"During the presentation, the attorney referred to 'Choke Point' and mentioned that, although the applicable federal agencies have since been told this program has formally been terminated, financial institution clients continue to experience the enforcement through continual federal bank examinations and audits under the umbrella of enforcement of the Bank Secrecy Act."
No matter the cause, account closures continue to threaten independent ATM deployers and, indirectly, the citizens and communities they serve.
So, what is being done?
The associations representing the U.S. ATM industry are bringing the account closure issue to the attention of representatives in Congress.
"All copies of account closure letters are being forwarded to Rep. Blaine Luetkemeyer," Tente said. "In addition, Rep. Luetkemeyer reintroduced legislation on May 25 that would curb Operation Choke Point.
"ATMIA continues to support this measure and believes it will go a long way toward putting an end to IAD account closures. We are very optimistic President Trump will sign it into law."
According to a press releases from Luetkemeyer's office, H.R. 2706 will restore the balance between financial institutions and regulators and protect private industry from the organized bureaucratic intimidation that accompanies Operation Choke Point.
Luetkemeyer's bill would dictate that agencies such as the FDIC and the Office of the Comptroller of the Currency, among others, could not request or order a financial institution to terminate a banking relationship unless the regulator has material reason, according to the press release.
The bill also requires that any account termination requests or orders be made in writing and rely on information other than reputational risk.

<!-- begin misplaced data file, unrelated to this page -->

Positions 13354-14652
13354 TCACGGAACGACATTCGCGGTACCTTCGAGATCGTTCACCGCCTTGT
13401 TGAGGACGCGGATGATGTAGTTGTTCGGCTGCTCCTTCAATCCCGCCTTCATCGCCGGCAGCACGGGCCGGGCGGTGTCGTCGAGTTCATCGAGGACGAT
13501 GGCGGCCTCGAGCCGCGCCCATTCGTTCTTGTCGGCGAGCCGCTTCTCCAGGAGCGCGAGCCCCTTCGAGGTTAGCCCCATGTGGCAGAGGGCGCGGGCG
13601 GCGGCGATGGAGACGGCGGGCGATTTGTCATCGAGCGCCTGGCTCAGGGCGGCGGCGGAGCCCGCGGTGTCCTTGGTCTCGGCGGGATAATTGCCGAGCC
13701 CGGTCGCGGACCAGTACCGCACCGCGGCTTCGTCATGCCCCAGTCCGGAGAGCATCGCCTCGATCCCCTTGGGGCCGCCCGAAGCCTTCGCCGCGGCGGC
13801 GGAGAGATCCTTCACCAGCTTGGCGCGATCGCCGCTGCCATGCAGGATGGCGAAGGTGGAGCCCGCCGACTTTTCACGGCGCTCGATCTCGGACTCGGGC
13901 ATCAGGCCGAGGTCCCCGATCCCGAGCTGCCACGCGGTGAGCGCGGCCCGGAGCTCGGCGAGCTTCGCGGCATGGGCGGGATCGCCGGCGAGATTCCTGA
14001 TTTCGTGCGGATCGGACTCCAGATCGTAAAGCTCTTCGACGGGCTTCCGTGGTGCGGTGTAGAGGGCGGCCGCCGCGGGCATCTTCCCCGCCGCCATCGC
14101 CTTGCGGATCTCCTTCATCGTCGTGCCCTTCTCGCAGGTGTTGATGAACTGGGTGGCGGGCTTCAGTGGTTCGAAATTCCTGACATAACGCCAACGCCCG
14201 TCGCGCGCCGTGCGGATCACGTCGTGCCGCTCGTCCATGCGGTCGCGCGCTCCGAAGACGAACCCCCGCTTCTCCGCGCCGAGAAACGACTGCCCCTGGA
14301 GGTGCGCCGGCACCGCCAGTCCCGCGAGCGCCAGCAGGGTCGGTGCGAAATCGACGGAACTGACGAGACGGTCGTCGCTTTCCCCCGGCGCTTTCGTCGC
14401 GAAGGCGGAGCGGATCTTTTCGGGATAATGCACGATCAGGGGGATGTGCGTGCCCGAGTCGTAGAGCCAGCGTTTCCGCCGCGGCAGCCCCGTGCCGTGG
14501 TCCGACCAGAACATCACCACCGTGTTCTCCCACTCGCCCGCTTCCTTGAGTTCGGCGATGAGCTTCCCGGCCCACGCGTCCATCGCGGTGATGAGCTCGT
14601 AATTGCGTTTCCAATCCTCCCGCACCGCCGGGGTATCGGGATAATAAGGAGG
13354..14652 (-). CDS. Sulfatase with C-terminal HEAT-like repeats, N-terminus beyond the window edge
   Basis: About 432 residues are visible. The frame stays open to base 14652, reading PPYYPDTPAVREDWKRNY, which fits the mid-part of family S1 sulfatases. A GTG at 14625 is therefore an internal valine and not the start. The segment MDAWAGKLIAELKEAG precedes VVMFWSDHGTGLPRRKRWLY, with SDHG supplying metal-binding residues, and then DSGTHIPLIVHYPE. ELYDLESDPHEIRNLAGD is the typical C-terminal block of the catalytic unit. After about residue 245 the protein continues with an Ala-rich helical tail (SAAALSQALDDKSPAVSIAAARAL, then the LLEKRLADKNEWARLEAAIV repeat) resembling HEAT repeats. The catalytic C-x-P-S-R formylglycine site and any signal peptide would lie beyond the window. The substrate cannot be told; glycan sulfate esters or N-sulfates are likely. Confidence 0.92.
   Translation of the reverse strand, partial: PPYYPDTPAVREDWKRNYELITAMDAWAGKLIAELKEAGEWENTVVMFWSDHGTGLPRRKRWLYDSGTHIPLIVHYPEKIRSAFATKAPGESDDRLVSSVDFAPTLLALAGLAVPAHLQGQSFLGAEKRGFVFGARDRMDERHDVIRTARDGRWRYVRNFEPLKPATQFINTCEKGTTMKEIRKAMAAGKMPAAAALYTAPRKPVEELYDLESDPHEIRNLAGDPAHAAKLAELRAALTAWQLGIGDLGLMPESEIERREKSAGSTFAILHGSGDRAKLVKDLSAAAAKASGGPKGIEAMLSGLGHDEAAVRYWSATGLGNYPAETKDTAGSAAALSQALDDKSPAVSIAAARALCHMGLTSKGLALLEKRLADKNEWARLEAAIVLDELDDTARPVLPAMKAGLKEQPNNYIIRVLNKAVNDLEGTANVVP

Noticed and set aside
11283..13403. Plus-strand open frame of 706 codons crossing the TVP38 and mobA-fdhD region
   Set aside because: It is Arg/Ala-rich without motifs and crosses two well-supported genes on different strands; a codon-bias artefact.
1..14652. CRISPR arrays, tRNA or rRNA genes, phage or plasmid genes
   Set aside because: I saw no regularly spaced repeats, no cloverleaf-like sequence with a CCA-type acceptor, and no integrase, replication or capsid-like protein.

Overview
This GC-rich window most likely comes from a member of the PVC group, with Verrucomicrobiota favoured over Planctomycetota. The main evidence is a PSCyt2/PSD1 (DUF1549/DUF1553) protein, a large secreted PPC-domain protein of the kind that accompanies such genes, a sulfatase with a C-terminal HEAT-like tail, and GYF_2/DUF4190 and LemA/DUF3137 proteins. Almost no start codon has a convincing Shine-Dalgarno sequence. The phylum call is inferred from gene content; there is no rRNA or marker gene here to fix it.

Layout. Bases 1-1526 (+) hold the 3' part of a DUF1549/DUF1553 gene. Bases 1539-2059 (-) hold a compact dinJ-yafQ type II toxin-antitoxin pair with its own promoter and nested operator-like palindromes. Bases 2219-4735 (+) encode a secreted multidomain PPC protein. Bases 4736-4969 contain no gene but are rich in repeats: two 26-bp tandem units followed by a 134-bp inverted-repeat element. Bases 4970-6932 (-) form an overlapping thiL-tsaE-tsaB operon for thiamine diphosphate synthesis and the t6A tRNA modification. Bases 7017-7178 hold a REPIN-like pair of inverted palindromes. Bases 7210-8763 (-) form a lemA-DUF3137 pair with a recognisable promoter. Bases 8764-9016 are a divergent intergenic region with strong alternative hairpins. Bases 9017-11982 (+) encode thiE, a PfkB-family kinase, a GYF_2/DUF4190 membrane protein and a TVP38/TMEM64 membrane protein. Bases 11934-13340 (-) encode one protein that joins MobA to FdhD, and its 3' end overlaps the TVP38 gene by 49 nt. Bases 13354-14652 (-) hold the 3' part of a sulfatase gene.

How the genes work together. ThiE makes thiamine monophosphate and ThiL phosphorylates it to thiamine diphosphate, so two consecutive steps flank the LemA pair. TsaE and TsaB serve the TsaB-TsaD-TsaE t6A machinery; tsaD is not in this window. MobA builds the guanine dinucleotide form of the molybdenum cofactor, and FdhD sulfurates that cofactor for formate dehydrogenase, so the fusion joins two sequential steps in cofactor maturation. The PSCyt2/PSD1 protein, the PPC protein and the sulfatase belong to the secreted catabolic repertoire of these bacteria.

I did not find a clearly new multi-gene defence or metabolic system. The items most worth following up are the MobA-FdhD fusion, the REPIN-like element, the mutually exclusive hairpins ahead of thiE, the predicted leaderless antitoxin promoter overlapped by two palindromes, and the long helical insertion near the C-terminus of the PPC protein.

And finally, the legislation strikes the word "affecting" from the Financial Institutions Reform, Recovery, and Enforcement Act, changing a reference to fraud "affecting a federally insured financial institution" to fraud "by" or "against" such an institution. This is to ensure that the DOJ's broad interpretation of the law is limited and the original intent of the statute restored.
"NAC has been working individually with those many NAC members, new and old, who are experiencing this problem," said Renard. "These efforts have been largely successful to date, but the situation has worsened significantly."
Prior to the most recent spike in ATM account closures, NAC developed a set of industry guidelines with the goal of providing financial institutions with the ongoing information they require to meet regulatory requirements.
The guidelines, reviewed by top bank regulators and bank organizations in D.C. require pristine, stand-alone accounts for ATM vault cash, along with accompanying reporting.
IADs who receive a denial letter from their financial institution should reach out directly to the industry associations to report the issue and work with their industry representatives to resolve it.
Companies: ATM Industry Association (ATMIA)